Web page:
A modern master, Irving Penn possessed a rare gift in his ability to capture the soul of both people and objects in a stunningly graphic way. Perhaps best known for his iconic fashion, still life and portrait images that graced the pages of Vogue, Penn was one of the most inimitable photographers of the twentieth century. Along with Richard Avedon he contrived many of the concepts that have shaped the landscape of modern fashion photography and set a precedent for the fashion photographer as an artist. One would however be foolish to proscribe him as merely a fashion photographer, as his oeuvre was superbly unbounded by genre. Boasting a career that spanned almost seventy years, Penn was paramount in curtailing the chasm between commercial and fine art photography which ultimately aided in narrowing the gap between art and fashion. Often exploring themes of beauty, decay and the captivating strangeness that stems from fusing reality with ingenuity. Occupied by an intriguing array of subjects from remote lands, to fanciful fruit to Salvador Dali, his images exemplify his finesse for stark simplicity and refined technique .
Approaching his work with an artist’s eye and pursuing it with a calmly incessant dedication, he radically expanded the creative potential of photography at a time when the medium was primarily understood as a means of communication. His innate ability to portray life’s diverse characters with a compassion and honesty imbue his work with a raw power and mysterious energy that can be appreciated on a profoundly emotional and intellectual level. Startlingly sensual and immaculately defined there is an accidental and unconventional allure to his work perhaps best demonstrated through his manipulation of mundane objects that challenge traditional ideals of beauty. Born in 1917 in New Jersey, Penn grew up with dreams of being a painter and studied at the Philadelphia Museum School of Industrial Arts in the mid 30s. It was here that under the influence of Alexey Brodovitch – renowned art director of Harpers Bazaar – and through exposure to exhibitions, magazines, architecture and photography, he learnt the foundations of modern art and design.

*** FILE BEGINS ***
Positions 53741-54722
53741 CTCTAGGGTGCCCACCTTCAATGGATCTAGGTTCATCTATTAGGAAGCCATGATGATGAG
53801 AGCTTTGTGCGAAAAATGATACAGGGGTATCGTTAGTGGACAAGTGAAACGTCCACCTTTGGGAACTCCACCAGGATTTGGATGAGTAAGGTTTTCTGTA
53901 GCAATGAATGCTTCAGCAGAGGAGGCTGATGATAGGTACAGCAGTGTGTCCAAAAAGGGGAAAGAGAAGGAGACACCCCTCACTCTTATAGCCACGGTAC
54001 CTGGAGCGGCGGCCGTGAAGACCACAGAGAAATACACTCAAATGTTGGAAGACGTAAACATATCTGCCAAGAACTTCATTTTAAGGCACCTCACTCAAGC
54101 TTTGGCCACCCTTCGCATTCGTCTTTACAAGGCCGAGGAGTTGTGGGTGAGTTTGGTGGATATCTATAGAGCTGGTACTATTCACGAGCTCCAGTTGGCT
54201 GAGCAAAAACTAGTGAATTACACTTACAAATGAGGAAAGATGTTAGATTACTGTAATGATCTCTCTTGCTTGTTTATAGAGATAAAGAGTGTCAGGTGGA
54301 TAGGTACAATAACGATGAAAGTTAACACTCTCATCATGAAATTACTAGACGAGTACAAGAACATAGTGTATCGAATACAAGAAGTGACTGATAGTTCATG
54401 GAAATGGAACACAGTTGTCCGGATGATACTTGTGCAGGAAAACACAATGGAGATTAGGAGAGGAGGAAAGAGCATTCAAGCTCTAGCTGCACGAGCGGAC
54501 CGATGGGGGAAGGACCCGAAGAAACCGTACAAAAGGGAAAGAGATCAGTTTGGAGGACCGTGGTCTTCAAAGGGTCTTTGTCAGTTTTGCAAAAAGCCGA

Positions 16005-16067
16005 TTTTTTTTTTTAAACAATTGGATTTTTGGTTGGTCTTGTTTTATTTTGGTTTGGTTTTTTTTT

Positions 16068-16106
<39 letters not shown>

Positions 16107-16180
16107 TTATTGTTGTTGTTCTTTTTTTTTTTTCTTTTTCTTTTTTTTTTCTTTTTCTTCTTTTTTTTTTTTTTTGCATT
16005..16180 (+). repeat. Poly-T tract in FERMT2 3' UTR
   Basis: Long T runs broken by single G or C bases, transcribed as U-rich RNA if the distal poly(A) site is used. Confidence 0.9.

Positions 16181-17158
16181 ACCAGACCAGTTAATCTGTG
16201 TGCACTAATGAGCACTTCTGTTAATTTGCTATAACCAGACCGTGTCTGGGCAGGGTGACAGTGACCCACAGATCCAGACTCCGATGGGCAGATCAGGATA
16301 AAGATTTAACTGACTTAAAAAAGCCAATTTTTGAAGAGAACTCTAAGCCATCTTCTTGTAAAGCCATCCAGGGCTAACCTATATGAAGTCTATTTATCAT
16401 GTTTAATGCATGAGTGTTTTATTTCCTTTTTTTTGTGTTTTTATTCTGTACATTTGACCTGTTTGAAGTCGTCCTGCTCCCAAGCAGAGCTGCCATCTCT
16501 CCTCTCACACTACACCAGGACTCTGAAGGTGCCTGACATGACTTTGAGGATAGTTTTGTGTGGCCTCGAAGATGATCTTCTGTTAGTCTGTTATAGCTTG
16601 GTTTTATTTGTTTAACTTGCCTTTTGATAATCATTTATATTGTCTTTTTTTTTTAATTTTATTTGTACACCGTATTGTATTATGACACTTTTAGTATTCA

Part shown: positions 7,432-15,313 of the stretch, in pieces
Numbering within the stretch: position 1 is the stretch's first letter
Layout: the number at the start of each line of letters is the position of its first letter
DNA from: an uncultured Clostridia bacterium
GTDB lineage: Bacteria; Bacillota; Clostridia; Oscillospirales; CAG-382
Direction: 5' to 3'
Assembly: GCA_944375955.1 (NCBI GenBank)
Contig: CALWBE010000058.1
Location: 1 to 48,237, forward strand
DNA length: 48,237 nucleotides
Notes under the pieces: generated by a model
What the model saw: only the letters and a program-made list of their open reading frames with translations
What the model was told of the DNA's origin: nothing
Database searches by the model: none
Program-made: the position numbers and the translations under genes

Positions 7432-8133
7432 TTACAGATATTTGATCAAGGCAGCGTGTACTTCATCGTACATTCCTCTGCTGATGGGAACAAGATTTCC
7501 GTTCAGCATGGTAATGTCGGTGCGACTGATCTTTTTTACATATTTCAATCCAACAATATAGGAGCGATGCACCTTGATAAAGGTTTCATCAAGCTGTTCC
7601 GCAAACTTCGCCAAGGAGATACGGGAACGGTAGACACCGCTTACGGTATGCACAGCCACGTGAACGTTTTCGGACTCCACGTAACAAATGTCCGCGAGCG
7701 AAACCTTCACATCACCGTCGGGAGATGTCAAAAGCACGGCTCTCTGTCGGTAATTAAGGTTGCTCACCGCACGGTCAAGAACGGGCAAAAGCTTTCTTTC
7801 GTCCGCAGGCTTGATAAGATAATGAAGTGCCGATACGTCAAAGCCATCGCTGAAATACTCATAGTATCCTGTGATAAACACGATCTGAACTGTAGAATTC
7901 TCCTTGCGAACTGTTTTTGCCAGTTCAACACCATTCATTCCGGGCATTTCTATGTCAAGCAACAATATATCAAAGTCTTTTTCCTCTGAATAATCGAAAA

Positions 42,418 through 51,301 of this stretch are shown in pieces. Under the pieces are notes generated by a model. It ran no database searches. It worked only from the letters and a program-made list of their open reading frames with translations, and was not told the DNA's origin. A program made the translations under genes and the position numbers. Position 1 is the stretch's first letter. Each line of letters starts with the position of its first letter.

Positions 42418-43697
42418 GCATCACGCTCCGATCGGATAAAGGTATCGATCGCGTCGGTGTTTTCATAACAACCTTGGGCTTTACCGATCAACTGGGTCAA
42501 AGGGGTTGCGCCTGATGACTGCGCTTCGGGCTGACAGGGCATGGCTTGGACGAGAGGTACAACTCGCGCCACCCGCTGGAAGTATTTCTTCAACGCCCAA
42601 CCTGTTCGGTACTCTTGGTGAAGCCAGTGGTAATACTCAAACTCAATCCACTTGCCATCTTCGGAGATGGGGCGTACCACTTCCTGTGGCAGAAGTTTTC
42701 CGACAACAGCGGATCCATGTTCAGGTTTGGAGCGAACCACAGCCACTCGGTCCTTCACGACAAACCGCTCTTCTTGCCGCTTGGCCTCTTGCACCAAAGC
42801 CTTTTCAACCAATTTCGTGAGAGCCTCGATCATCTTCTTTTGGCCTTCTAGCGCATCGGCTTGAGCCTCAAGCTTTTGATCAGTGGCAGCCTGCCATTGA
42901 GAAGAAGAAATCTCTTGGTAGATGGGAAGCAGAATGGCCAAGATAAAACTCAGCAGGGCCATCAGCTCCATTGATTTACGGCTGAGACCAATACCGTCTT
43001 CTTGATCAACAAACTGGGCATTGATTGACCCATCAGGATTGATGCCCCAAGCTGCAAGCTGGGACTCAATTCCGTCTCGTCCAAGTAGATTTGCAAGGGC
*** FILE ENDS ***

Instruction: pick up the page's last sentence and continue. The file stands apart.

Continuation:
His first attempt at fashion photography would in fact become the first still life to grace the cover of Vogue and consisted of an outré composition of a scarf, gloves, lemons, oranges, leather bag and a topaz. He would later go on to shoot an unprecedented 165 covers (more than any single photographer) for the magazine. Unafraid to experiment he administered both vintage and high-tech cameras, utilising unusual lenses and antique printing techniques. With a self-proclaimed thirst for ingenuity it was perhaps his constant diversity in subjects that fed his eager fantasy. An idyllic working week was spent in Paris in the 1950s where his clientele ranged inordinately from the likes of Alberto Giacometti to French butchers to a haute couture shoot – all taking place within the same studio. Indelible portraits – frequently featuring acclaimed silhouettes, couture gloriously captured in natural light, fleurs tiptoeing the line of life and death and pure detritus in the form of a series of cigarette butts are only a few examples of the sheer breadth of Penn’s career. His curious eyes allowed him to calmly transform the banal into enduring moments of surreal beauty, many of which are currently on show at The Grand Palais. In light of the centenary of his birth and in partnership with MoMA New York and The Irving Penn Foundation the retrospective traces his career and holds over 235 of his photographs as well as a selection of drawings and paintings offering an unmissable panoramic eye on his oeuvre.
Irving Penn is on view at Grand Palais until January 29th.